Don't miss

Replay


LATEST SHOWS

FOCUS

Rohingya crisis: monks with an ultranationalist agenda

Read more

MEDIAWATCH

Rogues aplenty at UN General Assembly

Read more

IN THE PAPERS

Mexico City’s earthquake, Catalonia’s independence struggle and Senegal’s charcoal-making women

Read more

IN THE PAPERS

The French protest again and some Viking warriors were women

Read more

THE DEBATE

Iran's rebuttal: Tehran answers Trump and Netanyahu

Read more

EYE ON AFRICA

Kenya's supreme court blames electoral board for botched election

Read more

TALKING EUROPE

'The door is open for dialogue with Madrid,' says Carles Puigdemont

Read more

MIDDLE EAST MATTERS

Kurdish independence referendum: What impact on the region?

Read more

THE INTERVIEW

Iraqi Kurdistan FM: 'We are determined to go ahead' with independence vote

Read more

Africa

Kagame announces his bid for Rwanda’s presidency, again

© Thomas Mukoya (AFP archive) | Rwanda's President Paul Kagame at a ceremony in Nairobi, Kenya, May 11, 2014

Text by NEWS WIRES

Latest update : 2016-01-04

Rwandan President Paul Kagame said Friday he would run for a third term in office in 2017 in line with a constitution amendment which won overwhelming backing in a referendum earlier this month.

"You have asked me to lead the country after 2017. Given the importance you ascribe to this matter, I can only accept," he said during a televised address at midnight (2200 GMT) as the nation welcomed in the New Year.

"You have clearly expressed your choice on our country's future," he said, describing the constitutional changes as "worthy and wise".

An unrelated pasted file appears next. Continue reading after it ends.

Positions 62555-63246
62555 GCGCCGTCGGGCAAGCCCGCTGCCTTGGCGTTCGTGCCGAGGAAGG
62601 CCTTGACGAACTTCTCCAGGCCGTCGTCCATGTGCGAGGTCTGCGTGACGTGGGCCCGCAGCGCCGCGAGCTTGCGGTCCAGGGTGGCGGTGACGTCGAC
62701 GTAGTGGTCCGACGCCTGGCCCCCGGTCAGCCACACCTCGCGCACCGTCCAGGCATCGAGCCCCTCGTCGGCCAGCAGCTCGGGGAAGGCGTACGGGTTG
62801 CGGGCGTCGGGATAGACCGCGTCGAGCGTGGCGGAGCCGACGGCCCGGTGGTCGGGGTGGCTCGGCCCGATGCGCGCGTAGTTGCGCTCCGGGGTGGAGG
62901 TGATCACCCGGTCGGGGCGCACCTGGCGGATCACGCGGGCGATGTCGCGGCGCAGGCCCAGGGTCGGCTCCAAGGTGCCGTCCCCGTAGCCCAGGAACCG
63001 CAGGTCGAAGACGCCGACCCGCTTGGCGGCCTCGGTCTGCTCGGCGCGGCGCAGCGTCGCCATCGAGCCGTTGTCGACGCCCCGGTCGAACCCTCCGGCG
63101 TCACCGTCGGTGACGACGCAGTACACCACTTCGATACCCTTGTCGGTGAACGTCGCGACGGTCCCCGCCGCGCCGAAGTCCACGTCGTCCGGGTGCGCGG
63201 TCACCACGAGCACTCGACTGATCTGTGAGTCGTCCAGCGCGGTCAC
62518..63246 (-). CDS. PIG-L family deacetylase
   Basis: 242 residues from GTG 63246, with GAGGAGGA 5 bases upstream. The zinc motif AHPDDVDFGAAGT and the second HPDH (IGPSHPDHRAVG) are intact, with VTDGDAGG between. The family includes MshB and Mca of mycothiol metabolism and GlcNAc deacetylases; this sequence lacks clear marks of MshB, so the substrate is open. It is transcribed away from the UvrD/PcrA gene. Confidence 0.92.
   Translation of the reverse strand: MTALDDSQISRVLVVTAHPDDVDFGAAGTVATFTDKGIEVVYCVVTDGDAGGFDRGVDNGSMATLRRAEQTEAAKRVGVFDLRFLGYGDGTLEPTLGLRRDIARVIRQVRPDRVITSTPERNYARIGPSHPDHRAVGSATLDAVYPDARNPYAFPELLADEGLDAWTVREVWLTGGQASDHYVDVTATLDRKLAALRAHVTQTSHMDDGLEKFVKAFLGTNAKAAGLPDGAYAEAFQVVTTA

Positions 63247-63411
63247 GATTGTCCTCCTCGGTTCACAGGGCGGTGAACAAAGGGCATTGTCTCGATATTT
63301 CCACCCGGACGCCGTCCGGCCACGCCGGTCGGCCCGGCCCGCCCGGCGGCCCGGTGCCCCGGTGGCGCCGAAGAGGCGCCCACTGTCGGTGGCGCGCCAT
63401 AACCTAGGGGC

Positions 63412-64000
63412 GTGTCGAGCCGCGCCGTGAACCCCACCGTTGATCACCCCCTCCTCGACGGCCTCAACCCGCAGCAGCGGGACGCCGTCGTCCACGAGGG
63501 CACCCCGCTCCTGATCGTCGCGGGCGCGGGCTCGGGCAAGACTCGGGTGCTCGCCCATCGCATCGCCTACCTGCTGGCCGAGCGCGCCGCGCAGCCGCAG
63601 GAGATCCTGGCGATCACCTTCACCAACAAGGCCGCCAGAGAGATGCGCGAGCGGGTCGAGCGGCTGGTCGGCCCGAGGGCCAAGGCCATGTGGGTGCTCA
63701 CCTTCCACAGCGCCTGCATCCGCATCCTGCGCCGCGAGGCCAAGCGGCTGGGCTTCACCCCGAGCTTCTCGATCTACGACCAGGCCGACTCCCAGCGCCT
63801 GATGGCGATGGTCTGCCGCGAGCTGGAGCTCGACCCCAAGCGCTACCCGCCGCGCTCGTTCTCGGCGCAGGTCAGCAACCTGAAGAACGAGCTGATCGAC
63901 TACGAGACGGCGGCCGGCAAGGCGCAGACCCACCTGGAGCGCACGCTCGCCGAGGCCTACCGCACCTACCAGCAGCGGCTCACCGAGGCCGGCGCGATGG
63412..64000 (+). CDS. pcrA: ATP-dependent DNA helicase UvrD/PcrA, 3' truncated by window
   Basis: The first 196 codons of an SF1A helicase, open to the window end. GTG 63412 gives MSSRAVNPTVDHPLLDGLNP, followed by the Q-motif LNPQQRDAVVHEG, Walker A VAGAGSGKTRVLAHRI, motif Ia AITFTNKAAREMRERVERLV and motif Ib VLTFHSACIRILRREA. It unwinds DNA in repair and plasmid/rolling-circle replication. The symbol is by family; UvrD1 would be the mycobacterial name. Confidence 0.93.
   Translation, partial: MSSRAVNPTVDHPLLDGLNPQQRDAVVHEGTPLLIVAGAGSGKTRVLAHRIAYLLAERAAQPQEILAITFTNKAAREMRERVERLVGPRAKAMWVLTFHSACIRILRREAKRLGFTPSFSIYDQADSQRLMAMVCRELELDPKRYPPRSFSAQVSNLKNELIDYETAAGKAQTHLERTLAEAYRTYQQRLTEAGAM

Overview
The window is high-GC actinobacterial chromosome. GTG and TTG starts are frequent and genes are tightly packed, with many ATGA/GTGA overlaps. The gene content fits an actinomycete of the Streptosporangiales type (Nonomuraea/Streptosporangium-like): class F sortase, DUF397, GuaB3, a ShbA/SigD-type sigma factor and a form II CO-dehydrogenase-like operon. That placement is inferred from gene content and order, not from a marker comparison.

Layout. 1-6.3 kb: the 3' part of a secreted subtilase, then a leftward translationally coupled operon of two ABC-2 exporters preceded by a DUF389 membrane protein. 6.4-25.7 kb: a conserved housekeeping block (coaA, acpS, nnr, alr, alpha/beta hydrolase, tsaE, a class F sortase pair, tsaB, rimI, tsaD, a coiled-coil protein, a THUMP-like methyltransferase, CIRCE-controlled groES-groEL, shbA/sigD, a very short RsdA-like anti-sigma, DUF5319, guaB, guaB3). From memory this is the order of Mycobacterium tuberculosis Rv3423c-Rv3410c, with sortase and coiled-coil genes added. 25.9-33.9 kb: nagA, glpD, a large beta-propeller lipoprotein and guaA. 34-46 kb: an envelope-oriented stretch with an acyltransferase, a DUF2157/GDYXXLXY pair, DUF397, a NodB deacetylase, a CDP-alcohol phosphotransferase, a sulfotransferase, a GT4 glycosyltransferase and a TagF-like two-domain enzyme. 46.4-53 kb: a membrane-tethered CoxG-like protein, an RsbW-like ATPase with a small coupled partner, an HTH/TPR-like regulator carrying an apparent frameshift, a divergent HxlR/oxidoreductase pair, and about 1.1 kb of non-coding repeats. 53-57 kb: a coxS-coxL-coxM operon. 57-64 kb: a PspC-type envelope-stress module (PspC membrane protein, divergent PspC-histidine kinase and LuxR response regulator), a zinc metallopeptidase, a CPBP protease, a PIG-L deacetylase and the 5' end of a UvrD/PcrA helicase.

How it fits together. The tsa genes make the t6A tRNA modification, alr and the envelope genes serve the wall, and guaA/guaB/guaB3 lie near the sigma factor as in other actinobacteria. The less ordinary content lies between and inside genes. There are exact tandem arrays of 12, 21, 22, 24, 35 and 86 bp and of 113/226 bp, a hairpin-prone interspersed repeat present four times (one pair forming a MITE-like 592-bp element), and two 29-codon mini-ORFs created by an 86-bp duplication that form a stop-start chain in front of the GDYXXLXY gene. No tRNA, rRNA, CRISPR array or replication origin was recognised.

The December 18 poll saw voters massively approve constitutional amendments allowing Kagame, 58, to run for an exceptional third seven-year term in 2017.

Thereafter, the new rules will take effect and enable him to run for a further two five-year terms through to 2034, cementing his hold on a country he has effectively controlled since his rebel force ended the 1994 genocide which left some 800,000 dead.

The "yes" vote in favour of the constitutional change garnered 98.4 percent, leaving just 1.6 percent of voters opposed.

But Washington and the European Union denounced the outcome as undermining democracy in the central African country and called on Kagame to step down in 2017.

He has insisted he will stay.

Kagame was elected with some 90 percent of ballots cast both in 2003 and 2010 and he said the outcome of the referendum would determine whether he continued in office.

Several African states have recently lifted or tried to lift constitutional bars to multiple presidential mandates.

Such was the case in neighbouring Burundi, which descended into bloodshed in April when President Pierre Nkurunziza announced his intention to run for a controversial third term in a July election that he went on to win.

(AFP)

Date created : 2016-01-01

  • RWANDA

    Video: Rwandans petition to allow Kagame third term as president

    Read more

  • RWANDA

    Rwanda lawmakers debate allowing Kagame third term bid

    Read more

  • AFRICA - POLITICS

    Term’s up for many African leaders, but will they go?

    Read more

COMMENT(S)